• UpToMyNeckInItUpToMyNeckInIt Forumite
    884 Posts
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    Hi Mark,

    ...Good to see that you are researching all options.

    Just to add to the other posts, and as a useful reference as part of your research, it is worth looking at the 'Debt Camel' website (set up by a CAB debt Adviser) which in layman's terms, compares the various options open to you:

    http://debtcamel.co.uk/hard-choices/long-dmp-vs-bankruptcy/

    and

    http://debtcamel.co.uk/hard-choices/iva-vs-bankrutcy/

    Good luck.
  • Thanks for the responses. I completely agree that the best way to try and get out of this is to pay it myself and reduce my outgoings however as I was going with an IVA stepchange told me to cancel my credit card direct debits and pay them what I could afford. As a result some of the creditors have removed my promotional rate of 0% and put me on their standard APR. This now means I will be paying off mainly interest each month which is a huge shame and in hindsight if i'd of known about the new job I wouldn't of cancelled the direct debits. Hence why I'm now considering the options available to me.

    Thanks

    Mark
  • UpToMyNeckInItUpToMyNeckInIt Forumite
    884 Posts
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    ...trully shocking advice from Stepchange. It's the type of advice I would expect from a private company, not a debt charity.

    In effect, this has forced you down a more drastic course of action than you otherwise may have had to take - a tactic used by some unscrupulous firms I'm sure, to 'trap' customers. (Albeit that the 0% rate would of course end at some point anyway, but missing or being late with payment is a notorious deal-killer for these promotions).

    Personally, I would advise anyone considering an IVA to try and meet their minimum Monthly creditor payments, until after the IVA has been accepted, to avoid this type of situation. Otherwise, in the event that the proposal fails (an apparently rare problem though), the customer is back to square one and having to attempt to repay even more.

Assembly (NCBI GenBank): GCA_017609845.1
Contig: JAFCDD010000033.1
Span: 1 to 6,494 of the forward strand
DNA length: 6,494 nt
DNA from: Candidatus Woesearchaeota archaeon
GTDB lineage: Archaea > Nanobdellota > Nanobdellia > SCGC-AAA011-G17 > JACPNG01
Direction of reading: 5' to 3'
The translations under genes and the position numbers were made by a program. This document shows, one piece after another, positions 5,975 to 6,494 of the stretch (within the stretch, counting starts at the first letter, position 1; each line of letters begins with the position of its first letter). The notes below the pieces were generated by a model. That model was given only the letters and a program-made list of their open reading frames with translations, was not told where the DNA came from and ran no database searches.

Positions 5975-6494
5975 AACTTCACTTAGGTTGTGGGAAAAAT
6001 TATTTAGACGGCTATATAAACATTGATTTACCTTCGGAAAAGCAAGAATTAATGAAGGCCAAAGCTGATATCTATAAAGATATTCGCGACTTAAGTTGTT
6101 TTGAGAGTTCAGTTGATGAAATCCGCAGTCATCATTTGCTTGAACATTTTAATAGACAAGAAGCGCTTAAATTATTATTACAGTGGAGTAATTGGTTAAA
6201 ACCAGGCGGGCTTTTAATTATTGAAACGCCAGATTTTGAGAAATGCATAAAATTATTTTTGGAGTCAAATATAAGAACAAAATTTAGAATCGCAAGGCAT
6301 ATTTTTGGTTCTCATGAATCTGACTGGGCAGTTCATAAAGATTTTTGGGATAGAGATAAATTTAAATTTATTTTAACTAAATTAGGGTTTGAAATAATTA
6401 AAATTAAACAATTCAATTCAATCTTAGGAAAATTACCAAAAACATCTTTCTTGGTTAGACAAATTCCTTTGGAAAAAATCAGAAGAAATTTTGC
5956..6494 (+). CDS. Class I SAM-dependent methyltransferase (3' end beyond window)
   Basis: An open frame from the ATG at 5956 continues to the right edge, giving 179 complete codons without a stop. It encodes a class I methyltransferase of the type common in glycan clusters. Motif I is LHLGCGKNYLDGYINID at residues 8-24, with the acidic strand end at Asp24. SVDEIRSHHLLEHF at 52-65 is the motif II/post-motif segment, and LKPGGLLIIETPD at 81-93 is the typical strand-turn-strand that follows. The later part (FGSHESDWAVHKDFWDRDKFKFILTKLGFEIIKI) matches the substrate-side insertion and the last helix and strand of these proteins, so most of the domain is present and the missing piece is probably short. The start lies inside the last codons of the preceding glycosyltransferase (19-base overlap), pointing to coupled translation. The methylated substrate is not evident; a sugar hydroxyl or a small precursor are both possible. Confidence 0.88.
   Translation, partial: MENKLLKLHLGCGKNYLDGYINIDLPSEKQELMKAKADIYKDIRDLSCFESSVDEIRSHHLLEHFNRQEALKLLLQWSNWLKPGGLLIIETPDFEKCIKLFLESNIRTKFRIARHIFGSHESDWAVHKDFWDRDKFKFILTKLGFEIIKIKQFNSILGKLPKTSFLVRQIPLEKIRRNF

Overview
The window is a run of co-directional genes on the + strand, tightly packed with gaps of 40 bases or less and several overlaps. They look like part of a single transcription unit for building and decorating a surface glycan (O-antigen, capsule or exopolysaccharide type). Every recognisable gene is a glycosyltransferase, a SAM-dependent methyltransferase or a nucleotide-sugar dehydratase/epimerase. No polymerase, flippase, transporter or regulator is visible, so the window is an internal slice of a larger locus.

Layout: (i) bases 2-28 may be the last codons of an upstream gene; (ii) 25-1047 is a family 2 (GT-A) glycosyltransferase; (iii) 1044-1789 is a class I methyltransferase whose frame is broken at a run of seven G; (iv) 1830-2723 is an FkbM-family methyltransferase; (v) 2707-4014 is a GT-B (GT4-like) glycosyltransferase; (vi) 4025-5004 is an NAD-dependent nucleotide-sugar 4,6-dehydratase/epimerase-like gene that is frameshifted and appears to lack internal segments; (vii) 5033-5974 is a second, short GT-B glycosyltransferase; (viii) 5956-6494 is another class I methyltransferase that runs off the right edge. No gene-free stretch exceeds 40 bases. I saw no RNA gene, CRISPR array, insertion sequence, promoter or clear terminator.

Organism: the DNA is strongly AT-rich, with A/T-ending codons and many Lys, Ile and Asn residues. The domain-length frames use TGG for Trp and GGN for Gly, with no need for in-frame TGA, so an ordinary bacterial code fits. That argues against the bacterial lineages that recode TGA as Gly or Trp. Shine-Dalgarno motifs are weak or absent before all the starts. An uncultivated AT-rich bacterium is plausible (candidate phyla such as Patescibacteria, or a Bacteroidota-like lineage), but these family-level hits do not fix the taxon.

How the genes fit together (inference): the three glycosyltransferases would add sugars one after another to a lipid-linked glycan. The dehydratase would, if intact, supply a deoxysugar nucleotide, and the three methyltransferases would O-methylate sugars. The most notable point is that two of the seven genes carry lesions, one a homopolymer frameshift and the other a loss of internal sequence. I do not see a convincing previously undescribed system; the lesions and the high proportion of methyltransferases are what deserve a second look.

Hope you sort something out soon.
  • Having just read the debt camel website link above it may still be ok to manage on my own as long as I set up a fixed payment to my cards each month as the 'snowballing' guide suggests and then pay any bonus/commision into the cards to clear them quicker.

    I hadn't missed a single minimum payment with my creditors until Stepchange told me to cancel them and just pay them what i could afford each month. Ok I might of been robbing peter to pay paul occasionally but atleast my credit rating was decent and I was being offered promotional rates.

    Thanks

    Mark
  • National_DebtlineNational_Debtline Organisation Representatives - Private Messages may not be monitored
    8K Posts
    ✭✭✭✭
    Hello again Mark,

    Do have a go at completing a financial statement, this way you can ensure that you can meet your minimum payments. if you can, then always try and avoid going down the route of using a debt option (formal or informal) as there can be significant effects on your credit file. You should only really consider offering lower payments etc. if there is not a viable alternative.

    How likely is in the inheritance? Have you an idea how much it might be?

    David @ NDL.
    We work as money advisers for National Debtline and have specific permission from MSE to post to try to help those in debt. Read more information on National Debtline in MSE's Debt Problems: What to do and where to get help guide. If you find you're struggling with debt and need further help try our online advice tool My Money Steps
  • dancingfairydancingfairy Forumite
    9.1K Posts
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    hmmm. well if you were going down the dmp or iva route then your credit file would be affected anyway. It's a shame that you didn't know you were going to get a new job and subsequently afford the repayments but I guess StepChange (just like you) had no way of knowing what was around the corner.
    I'm assuming from what you've said that you can now meet the min repayments again? In which case you can look at snowballing and try and knuckle down and pay as much as possible off the highest rate debt first.
    Good Luck
    df
    Making my money go further with MSE :j
    How much can I save in 2012 challenge
    75/1200 :eek: